Steps 117 to 124 define a process for converting a first plurality of sub-regions into a second plurality of mesh regions by carrying out integration of some of the sub-regions in accordance with the contents stored in the allotment table 6, as described with reference to FIGS. 1a and 1b previously. That is, during this process, the subdividing position information of the mesh regions, or subdividing position coordinates of converted or integrated subdivisions in the horizontal and vertical directions, is read out of the sub-region table 5 and written into the mesh region table 7.

In an alternative structure, the allotment table 6 may be stored in a read only memory or ROM; however, if the allotment table 6 is stored in a RAM as in the above-described embodiment, the rules of integration of combination of sub-regions can be easily altered by merely altering the contents stored therein. For example, when use is made of a RAM, the allotment table 6 may be rewritten corresponding to the kind of a character of a character species.

Another embodiment of the present invention will now be described. In the above-described embodiment, integration or combination of sub-regions is carried out in accordance the contents of the allotment table 6. On the other hand, in the present embodiment, integration or combination of sub-regions is carried out in accordance with a rule determined by a particular equation without using a allotment table.

FIGS. 5a and 5b illustrate a flow chart showing a sequence of steps defining a process for subdividing a character pattern into mesh regions in accordance with this second embodiment of the present invention. It is to be noted, however, that steps 200 in this flow chart includes the same set of steps corresponding to steps 100 to 116 shown in FIG. 3. In addition, step 209 corresponds to a step for carrying out a process of extracting features of a character pattern of each of the mesh regions, such as formation of histograms of directionality codes as disclosed, for example, in the Japanese Patent Application No. 59-202825 assigned to the assignee of this application. It should also be noted that the process of this second embodiment can be carried out by using the system shown in FIG. 2.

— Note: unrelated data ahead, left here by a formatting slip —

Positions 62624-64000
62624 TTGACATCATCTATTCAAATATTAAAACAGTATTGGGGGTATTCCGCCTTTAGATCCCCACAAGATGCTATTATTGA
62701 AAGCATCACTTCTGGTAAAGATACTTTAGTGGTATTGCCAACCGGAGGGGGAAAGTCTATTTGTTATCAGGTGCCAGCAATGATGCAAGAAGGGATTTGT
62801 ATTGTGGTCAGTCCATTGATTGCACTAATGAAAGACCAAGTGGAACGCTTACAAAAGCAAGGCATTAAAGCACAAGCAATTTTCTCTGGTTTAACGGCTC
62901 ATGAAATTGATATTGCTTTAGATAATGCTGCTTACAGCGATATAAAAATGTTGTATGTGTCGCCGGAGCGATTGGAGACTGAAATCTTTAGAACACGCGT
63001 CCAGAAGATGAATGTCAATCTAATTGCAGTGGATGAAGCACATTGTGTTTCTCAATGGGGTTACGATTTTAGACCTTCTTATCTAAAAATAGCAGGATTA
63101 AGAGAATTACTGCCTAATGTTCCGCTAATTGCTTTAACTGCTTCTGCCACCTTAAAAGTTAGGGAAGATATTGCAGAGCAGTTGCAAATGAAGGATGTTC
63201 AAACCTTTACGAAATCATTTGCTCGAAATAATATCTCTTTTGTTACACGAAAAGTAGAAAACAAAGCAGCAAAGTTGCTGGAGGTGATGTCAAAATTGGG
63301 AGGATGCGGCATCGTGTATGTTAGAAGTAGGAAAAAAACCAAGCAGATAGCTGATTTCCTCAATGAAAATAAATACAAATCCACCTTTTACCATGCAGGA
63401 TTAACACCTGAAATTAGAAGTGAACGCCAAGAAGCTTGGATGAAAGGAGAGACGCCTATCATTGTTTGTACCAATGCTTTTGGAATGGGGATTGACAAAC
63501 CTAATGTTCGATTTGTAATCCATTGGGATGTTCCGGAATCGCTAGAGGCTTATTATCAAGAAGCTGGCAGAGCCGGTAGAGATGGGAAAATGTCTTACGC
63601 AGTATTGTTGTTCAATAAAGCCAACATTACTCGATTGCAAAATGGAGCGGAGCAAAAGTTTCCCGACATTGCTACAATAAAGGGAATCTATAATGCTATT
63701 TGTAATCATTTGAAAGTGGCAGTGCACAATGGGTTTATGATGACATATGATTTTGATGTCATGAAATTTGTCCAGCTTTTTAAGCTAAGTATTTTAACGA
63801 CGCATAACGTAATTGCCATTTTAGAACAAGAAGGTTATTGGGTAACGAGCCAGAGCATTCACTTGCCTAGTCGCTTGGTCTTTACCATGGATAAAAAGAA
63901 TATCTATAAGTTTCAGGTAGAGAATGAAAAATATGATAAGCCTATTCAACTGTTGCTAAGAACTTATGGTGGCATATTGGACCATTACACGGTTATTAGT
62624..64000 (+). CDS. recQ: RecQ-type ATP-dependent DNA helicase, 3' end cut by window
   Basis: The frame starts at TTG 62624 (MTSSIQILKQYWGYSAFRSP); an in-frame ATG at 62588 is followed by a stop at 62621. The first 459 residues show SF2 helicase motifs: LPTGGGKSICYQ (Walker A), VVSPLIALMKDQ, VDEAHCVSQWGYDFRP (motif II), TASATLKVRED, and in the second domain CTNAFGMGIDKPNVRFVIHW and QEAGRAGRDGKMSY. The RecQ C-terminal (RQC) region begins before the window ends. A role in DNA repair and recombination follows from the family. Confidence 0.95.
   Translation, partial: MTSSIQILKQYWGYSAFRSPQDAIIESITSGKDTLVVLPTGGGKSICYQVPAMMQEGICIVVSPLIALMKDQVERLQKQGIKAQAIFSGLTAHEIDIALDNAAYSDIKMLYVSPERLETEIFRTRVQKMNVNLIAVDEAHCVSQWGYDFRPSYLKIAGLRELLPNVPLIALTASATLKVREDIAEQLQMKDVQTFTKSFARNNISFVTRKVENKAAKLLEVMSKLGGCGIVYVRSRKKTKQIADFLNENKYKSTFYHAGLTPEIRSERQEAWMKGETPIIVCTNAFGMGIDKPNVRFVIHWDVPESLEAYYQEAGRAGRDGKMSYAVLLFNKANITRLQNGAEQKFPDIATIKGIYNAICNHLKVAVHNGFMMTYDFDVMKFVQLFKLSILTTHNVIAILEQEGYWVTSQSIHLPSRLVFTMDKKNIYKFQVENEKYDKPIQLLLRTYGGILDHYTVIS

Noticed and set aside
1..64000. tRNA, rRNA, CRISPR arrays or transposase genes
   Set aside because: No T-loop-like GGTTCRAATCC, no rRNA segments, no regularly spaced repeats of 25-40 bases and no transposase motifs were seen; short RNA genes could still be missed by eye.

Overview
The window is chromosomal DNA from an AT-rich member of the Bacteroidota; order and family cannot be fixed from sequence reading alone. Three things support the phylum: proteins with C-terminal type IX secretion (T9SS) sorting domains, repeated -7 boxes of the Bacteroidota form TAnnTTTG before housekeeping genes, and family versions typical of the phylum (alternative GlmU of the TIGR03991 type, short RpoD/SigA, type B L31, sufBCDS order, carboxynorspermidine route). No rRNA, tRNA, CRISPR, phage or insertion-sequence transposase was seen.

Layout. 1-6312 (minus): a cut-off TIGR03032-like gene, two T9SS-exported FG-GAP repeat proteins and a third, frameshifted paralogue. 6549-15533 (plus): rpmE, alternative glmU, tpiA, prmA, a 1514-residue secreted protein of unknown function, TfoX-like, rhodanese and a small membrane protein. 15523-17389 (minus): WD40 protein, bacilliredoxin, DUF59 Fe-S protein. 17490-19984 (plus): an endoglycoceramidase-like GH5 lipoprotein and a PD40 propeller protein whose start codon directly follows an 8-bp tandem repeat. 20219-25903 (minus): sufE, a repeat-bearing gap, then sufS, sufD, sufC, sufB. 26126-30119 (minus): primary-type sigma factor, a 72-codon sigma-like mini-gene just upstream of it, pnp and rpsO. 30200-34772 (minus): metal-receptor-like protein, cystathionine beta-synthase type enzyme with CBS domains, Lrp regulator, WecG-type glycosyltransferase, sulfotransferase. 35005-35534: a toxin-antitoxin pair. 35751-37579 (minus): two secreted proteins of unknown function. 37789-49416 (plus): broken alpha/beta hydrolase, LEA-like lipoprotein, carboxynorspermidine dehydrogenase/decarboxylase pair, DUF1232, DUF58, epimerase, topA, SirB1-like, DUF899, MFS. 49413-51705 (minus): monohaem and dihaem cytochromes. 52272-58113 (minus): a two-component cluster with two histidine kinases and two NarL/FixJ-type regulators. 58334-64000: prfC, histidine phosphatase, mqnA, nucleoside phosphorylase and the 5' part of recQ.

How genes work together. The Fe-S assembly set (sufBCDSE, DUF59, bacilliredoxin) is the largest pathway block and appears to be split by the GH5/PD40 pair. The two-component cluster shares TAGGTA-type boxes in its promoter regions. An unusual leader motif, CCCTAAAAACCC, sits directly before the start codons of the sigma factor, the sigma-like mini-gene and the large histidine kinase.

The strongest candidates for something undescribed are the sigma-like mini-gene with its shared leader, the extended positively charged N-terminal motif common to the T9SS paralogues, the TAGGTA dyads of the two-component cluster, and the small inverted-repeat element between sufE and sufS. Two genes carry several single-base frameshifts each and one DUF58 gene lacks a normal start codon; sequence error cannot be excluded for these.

With reference to FIGS. 5a and 5b, the mesh region subdividing process will be described below. After subdividing a character pattern into 55 sub-regions at step 200, an integration or combination processing of the sub-regions starts. At step 201, the counter N for the number of subdivisions in the horizontal direction is cleared, and then the counter N is incremented by "1" at step 202. Then, at step 203, the value of the counter N is compared with the number of subdivisions of mesh regions in the vertical direction Imes. If N is equal to or less than Imes, then it proceeds to step 204 where the horizontal subdivision position coordinate (coordinate determined by the sub-region subdivision process) corresponding to IW X (N-1)+1 is set in the register IP1. In addition, the horizontal subdivision position coordinate (coordinate determined by the sub-region subdivision process) corresponding to IW X N+2 is set in the register IP2.

Here, IW=(Idev+Imes-1)/Imes-1, where Idev is the number of subdivisions of sub-regions in the horizontal and vertical directions. It is, however, selected to hold the relation of Idev=C X Imes+1 (C=1, 2, 3, . . . ).